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How Does Monetary Policy Work?

Key terms:

Inflation - A general increase in prices in an economy and consequent fall in the purchasing value of money. 

Monetary policy - a set of tools used by a nation's central bank to control the overall money supply and promote economic growth and employ strategies such as revising interest rates and changing bank reserve requirements. 

Exchange rate - the value of one currency for the purpose of conversion to another.

GDP -  the total monetary or market value of all the finished goods and services produced within a country’s borders in a specific time period.


 

In 2017 the United Kingdom experienced high inflation due to various factors, such as the decrease of the value of the pound, withdrawal from the European Union and increased economic growth.

Contractionary monetary policy (increasing interest rates by the central bank) was used in order to deal with high inflation. So, in this article the advantages and drawbacks will be discussed in order to understand whether implementation of monetary policy was effective for solving such economic issues as high inflation in this particular example.


 

The monetary policy of the UK was effective, due to the regulation of the interest rates by the central bank. As the central bank increased the interest rates, from 0.25% to 0.5%, it aimed to decrease consumption, since when interest rates increase, borrowing becomes less profitable and spending more expensive.


Figure1. The comparison of the inflation rates in the United Kingdom form 2017-2019









In 2018 the central bank increased the interest rate to 0.75% reducing the number of expenditures made by the populace since borrowing became more expensive. This resulted in the decrease in consumption and the GDP, which caused the interest rates to drop in 2018-2019.

Due to inflation being a result of economic growth and increase of money supply, as GDP decreases, the rapid growth driven by consumption becomes smaller, resulting in a decrease of money supply and decline of the inflation rate. 

For example, according to the WorldBank.com, they had a decline of 0.6% in the annual GDP during the years, as well as a reduction in the inflation rate, where it dropped for 0.82%. 


 

Furthermore, adding to the reason discussed above, monetary policy of the UK was an effective way to deal with inflation since it increased the exchange rate.

Typically, the exchange rate depends on demand for currency. As the exchange rate decreases, import becomes more expensive. It happens since from the moment of fall in pounds, less imported goods can be purchased for the same number of pounds before the fall. It causes imported inflation, thus it is necessary to increase the exchange rate.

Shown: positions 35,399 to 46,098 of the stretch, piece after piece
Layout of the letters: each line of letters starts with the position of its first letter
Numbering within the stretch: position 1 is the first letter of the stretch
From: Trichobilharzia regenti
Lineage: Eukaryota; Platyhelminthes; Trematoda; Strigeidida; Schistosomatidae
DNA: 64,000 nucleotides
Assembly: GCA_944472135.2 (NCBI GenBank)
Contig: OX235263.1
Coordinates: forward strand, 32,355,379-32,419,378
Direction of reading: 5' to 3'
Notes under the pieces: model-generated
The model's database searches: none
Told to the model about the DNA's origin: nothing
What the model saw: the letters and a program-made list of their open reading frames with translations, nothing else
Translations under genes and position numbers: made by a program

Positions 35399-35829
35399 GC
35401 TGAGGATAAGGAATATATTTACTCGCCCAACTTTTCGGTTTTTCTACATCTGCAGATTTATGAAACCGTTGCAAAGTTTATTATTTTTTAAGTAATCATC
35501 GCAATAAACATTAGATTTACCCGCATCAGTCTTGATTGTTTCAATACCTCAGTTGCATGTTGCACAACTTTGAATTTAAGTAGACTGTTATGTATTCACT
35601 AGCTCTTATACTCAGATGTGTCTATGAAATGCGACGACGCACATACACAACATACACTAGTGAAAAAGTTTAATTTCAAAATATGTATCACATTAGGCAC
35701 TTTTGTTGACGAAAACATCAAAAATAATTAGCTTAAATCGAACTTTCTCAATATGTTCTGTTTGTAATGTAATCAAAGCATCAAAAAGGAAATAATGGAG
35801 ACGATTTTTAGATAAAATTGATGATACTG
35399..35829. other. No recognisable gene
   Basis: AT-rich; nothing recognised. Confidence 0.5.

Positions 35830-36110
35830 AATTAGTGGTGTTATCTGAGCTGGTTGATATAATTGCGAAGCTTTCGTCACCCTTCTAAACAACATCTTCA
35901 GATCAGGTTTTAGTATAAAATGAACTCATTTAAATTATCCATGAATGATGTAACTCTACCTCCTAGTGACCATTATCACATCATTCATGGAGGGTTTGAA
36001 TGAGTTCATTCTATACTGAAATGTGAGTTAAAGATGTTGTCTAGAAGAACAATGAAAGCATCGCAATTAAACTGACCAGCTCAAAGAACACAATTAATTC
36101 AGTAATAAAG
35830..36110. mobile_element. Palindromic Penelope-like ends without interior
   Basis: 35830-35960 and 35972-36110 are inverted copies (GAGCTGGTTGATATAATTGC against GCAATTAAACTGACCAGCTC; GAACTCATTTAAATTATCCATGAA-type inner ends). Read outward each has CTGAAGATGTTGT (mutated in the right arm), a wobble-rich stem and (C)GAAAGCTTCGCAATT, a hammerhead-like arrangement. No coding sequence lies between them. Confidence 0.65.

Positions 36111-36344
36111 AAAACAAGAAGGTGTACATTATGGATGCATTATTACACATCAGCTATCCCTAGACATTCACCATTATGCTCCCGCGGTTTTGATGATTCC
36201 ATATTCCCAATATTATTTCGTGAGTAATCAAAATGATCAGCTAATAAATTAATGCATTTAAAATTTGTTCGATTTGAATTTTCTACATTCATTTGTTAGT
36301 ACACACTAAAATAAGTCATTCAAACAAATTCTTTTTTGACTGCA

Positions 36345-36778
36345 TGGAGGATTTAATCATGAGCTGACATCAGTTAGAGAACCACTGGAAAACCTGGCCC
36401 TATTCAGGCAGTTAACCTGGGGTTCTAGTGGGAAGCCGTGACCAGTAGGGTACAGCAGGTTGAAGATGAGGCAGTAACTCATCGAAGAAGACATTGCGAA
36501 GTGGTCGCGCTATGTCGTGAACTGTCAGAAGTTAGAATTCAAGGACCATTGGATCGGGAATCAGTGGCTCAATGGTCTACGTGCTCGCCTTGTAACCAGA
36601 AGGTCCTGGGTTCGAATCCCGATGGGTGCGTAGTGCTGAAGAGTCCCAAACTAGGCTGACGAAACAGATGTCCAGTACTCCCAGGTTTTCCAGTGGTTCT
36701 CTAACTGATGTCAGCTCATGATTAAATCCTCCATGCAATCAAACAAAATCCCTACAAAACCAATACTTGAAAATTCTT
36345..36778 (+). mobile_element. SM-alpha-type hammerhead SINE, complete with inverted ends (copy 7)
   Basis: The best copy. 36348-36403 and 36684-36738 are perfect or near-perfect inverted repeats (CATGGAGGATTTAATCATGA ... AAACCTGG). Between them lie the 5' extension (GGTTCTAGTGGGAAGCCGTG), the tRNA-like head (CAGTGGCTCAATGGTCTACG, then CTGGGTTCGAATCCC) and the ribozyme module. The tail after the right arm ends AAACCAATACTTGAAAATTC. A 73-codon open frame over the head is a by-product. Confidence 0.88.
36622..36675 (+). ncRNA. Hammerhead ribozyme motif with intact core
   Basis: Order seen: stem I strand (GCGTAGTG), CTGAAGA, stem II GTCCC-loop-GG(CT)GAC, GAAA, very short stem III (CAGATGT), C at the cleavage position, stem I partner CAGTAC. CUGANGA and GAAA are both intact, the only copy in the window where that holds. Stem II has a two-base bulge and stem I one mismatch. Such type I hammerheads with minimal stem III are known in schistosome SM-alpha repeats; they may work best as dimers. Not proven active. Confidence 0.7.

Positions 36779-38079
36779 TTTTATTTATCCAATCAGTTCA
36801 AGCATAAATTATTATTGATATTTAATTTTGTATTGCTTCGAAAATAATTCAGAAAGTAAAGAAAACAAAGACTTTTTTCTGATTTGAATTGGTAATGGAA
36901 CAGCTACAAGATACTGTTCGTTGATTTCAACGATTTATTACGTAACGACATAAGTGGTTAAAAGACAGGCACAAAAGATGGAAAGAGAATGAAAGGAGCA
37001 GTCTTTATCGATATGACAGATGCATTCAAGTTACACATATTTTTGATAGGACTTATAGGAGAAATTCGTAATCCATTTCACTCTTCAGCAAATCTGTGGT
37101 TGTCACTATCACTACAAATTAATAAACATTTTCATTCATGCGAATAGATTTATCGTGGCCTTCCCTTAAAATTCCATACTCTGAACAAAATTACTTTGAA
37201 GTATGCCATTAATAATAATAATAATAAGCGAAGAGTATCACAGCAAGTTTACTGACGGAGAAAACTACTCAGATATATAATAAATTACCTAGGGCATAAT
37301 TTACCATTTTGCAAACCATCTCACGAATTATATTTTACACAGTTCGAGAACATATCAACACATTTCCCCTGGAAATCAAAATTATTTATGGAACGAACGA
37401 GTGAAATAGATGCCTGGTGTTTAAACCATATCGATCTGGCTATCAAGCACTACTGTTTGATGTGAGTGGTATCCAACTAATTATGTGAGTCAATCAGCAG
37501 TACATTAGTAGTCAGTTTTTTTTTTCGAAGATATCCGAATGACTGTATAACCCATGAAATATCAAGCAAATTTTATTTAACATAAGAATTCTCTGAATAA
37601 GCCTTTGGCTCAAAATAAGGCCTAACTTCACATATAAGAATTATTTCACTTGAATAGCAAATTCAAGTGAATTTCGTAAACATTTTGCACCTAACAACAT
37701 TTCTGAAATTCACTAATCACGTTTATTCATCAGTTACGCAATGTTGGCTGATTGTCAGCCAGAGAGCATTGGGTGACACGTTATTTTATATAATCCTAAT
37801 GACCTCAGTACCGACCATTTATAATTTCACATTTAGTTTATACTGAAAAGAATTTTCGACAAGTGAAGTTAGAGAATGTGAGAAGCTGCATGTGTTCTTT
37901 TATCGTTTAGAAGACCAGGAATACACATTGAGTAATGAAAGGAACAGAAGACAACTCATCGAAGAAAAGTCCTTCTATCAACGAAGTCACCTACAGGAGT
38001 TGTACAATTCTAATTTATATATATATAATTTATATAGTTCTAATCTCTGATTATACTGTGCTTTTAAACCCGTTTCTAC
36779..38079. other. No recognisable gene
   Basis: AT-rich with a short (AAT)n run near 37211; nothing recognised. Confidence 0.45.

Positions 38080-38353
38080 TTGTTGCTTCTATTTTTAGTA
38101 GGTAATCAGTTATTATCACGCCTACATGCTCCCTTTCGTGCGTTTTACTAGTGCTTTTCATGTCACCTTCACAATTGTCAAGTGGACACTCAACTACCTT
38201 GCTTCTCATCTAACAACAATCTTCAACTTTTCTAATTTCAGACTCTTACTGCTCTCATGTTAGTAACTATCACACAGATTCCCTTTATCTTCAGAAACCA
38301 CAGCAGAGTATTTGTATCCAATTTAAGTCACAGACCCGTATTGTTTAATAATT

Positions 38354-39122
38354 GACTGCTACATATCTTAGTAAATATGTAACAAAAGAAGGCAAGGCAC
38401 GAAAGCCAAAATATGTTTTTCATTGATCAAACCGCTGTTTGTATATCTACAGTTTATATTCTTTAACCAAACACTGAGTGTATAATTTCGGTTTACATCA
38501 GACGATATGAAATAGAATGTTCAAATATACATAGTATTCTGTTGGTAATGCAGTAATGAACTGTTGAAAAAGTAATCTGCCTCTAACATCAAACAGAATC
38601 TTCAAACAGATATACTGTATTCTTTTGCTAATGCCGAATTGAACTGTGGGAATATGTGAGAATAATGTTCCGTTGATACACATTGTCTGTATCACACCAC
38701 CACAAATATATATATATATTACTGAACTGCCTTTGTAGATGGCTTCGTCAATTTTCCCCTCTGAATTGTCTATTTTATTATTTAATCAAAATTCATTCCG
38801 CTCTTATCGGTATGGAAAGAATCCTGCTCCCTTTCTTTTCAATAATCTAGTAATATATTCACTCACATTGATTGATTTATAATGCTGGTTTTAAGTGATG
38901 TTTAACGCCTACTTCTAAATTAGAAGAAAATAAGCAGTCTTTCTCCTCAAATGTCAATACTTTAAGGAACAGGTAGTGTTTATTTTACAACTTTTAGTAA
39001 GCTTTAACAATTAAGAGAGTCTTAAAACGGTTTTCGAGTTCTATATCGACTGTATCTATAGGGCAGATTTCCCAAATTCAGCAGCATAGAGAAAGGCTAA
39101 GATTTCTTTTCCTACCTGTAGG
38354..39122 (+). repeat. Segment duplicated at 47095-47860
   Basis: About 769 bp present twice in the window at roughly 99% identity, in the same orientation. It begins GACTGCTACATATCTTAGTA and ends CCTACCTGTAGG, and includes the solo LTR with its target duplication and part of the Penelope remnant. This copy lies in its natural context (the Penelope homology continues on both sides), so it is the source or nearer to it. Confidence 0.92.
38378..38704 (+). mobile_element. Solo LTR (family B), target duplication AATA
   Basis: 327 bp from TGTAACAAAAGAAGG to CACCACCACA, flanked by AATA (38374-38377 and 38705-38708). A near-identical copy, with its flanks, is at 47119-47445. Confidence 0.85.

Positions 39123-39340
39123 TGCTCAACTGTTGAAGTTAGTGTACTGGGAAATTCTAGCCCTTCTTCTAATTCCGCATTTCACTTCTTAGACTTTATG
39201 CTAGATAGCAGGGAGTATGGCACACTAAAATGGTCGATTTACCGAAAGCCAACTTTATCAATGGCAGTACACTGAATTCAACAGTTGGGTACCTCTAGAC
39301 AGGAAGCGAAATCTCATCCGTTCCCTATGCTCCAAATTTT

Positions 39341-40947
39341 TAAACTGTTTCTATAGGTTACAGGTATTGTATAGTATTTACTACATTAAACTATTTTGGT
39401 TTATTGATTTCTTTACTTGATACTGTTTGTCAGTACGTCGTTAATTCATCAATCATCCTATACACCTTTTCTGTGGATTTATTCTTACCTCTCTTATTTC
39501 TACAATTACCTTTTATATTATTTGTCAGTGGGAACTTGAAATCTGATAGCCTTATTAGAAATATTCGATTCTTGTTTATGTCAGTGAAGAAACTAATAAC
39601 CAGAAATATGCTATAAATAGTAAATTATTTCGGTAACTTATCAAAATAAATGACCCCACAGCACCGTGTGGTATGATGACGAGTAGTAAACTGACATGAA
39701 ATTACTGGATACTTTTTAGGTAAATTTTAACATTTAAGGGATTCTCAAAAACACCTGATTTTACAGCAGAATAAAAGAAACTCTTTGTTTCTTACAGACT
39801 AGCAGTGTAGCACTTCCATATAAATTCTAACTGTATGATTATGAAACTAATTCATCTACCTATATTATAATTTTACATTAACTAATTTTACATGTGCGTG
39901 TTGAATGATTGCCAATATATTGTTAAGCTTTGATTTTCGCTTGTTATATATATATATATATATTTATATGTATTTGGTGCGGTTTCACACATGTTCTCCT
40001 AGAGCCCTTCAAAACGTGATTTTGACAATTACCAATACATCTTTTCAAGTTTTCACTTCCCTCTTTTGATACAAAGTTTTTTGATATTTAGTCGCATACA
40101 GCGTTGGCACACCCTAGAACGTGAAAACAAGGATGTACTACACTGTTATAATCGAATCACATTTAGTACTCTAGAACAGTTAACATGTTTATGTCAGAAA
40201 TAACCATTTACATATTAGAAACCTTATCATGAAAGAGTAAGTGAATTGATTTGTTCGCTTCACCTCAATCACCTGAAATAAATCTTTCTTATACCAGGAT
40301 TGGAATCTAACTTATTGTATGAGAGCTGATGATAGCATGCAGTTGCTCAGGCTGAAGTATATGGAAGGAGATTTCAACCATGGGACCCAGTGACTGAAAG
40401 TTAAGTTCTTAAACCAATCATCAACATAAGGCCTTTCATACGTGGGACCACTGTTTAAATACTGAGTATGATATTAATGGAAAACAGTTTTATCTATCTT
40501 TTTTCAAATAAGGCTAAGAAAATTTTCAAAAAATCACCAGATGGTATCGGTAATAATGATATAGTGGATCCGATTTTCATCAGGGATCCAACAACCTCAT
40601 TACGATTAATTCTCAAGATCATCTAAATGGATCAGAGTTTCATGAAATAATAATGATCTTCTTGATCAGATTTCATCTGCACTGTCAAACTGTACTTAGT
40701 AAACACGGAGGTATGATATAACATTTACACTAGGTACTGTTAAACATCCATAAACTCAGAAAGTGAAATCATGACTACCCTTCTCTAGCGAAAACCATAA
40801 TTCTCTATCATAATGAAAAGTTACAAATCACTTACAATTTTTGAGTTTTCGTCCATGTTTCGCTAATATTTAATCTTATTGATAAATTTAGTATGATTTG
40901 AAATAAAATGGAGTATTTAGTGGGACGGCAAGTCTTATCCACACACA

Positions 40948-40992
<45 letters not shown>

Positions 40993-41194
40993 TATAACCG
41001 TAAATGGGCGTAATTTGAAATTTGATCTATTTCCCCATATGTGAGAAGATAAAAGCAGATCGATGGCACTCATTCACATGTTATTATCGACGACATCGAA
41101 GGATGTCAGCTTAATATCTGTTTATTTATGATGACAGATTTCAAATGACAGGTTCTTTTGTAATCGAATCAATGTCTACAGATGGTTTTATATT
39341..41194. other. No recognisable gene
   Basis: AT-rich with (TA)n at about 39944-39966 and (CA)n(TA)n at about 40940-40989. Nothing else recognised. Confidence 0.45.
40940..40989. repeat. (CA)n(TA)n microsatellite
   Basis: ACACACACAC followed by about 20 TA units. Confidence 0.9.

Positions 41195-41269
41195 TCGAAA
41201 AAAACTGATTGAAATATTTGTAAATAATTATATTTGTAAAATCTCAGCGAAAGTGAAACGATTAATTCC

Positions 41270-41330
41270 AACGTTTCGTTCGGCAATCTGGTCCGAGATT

In addition, rapid increase in imported goods’ price causes an increase in demand for domestic goods, thus increasing consumption and inflation. It proves that the exchange rate should be increased to deal with inflation.

For example, when the exchange rate was 1.22$ in 2017 inflation rate was equal to 2.56%, however when the exchange rate increased to 1.31$ in 2019, inflation became 1.74%.

 

But how could the UK increase the exchange rate?

Monetary policy should be used to increase exchange rates, since when interest rates rise, savings in pounds becomes more favored, especially for foreign citizens; higher interest rates will attract them, and it will lead to an increased demand for pounds and the exchange rate will grow.


 

However even with all its benefits, the implementation of monetary policy still had its shortcomings. The most major one of those is the lack of longevity of its effects. UK’s inflation was lower than 2% target in 2019 and 2020, however it rose greatly higher than the country's target in 2021. It happened since the central bank’s action alone couldn’t deal with high inflation without the government's support. 


Figure4. Inflation rate of England for 30 years


The United Kingdom didn’t use fiscal policy that would help them increase the government's budget. Controversially, the UK government's spendings increased, while taxes remained the same. It directly affected the increase of the country's GDP, leading to inflation rise. Hence, increasing government spending and not implementing fiscal policy is a reason for monetary policy having only short-term effects.

Nevertheless, monetary or fiscal policy couldn’t control consumption or investment during the coronavirus, since it was an unexpected turn of events, when economic growth wasn't the main priority of the government.


In conclusion, monetary policy was an effective way to deal with inflation, despite the global crisis due to Covid-19. Monetary policy helped the UK reach its macroeconomic goal of inflation of approximately 2% by decreasing consumption and increasing exchange rates.


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